The colourful burst of autumn signals the start of these journeys, with some birds covering thousands of miles in search of snow-free climates and food.
WWT Welney Wetland Centre provides the prefect sheltered conditions for birds to find winter sanctuary, and over the next few months it is expected to become an ‘avian airport’, welcoming tens of thousands of these migrants from the Arctic.
At the same time, birds that arrived in spring to raise their young are heading south to winter in insect-rich Africa.
This changing of the seasons doesn’t just affect birds, as dragonflies, bats, bees, butterflies and mammals are all trying to find the ideal conditions or hibernation spots before the cold sets in.
Sir David Attenborough, president of the Wildfowl and Wetlands Trust, said: “Migration is one of the most spectacular phenomena of the natural world. I’ve dedicated many hours to studying it and making films about it. As well as heralding the change of the seasons, we can learn a great deal about our planet through studying birds. WWT Wetland Centres are great places to learn about migration as they attract birds by the tens of thousands in winter – it’s a breathtaking sight if you’re lucky enough to witness it.”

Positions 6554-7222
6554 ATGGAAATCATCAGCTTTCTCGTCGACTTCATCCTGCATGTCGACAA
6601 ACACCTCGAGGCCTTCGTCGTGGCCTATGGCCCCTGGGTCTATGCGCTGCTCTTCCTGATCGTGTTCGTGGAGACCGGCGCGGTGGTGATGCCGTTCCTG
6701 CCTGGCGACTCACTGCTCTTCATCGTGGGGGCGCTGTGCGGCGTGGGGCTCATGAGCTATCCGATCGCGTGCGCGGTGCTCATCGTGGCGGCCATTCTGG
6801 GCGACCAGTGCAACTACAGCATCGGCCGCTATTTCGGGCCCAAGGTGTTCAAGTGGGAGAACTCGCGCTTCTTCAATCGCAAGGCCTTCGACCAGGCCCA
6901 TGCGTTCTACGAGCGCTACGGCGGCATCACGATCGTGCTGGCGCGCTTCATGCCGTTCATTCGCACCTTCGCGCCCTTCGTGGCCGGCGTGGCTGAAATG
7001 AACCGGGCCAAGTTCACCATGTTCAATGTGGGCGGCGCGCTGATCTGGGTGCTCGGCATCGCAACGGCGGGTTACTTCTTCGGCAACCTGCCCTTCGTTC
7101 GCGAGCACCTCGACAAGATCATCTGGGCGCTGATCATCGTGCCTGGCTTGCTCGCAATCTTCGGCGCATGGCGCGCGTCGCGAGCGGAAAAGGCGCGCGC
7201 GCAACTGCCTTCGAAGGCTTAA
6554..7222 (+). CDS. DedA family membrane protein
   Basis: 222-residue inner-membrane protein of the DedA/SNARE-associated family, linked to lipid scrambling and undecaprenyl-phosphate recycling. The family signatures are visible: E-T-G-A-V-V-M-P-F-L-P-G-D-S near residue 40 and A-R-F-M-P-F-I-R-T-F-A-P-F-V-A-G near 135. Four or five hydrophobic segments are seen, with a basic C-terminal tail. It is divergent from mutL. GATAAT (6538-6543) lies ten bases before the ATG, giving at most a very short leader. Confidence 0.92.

With WWT Welney offers stunning scenery, breathtaking views, close encounters and wild bird feeds, plus a front row seat at the reserve. This season, you can watch a commentated, wild swan feed from the heated observatory, followed by thousands of Whooper swans and Bewick’s swans flying in to the reserve at dusk, daily until March.
Wrap up warm and visit the reserve before dawn for a swans awake event when you can watch these amazing birds waking up on the wetlands before taking to the skies in their thousands as sun rises across the Fen landscape, check the website for dates.
Spend a day out at the Festival of Swans weekend and find out about the swans and ducks that make incredible journeys to winter in the UK. Watch commentated swan feeds, witness a cannon-net demonstration, take a closer looks at the night sky with star gazing and much more over November 15 and 16.
Marketing officer Emma Brand said: “In the coldest months of winter our wildlife will spend more and more time looking for food to give them enough energy to survive, making sightings of ghostly barn owls, vibrant bramblings and elusive water rails more frequent.
“Whether you’re seeing these birds fly in or out, it’s a rare glimpse into the mystery of migration, as so much is still unknown – like how birds know when to migrate, how they find their way and how they communicate with each other while flying thousands of miles.
“But the result is nonetheless spectacular. Anyone who has ever seen the sky filled with birds flying in formation, or coming in to land in their hundreds or thousands will never forget the sight.”
For the full list of events and information, go to www.wwt.org.uk/welney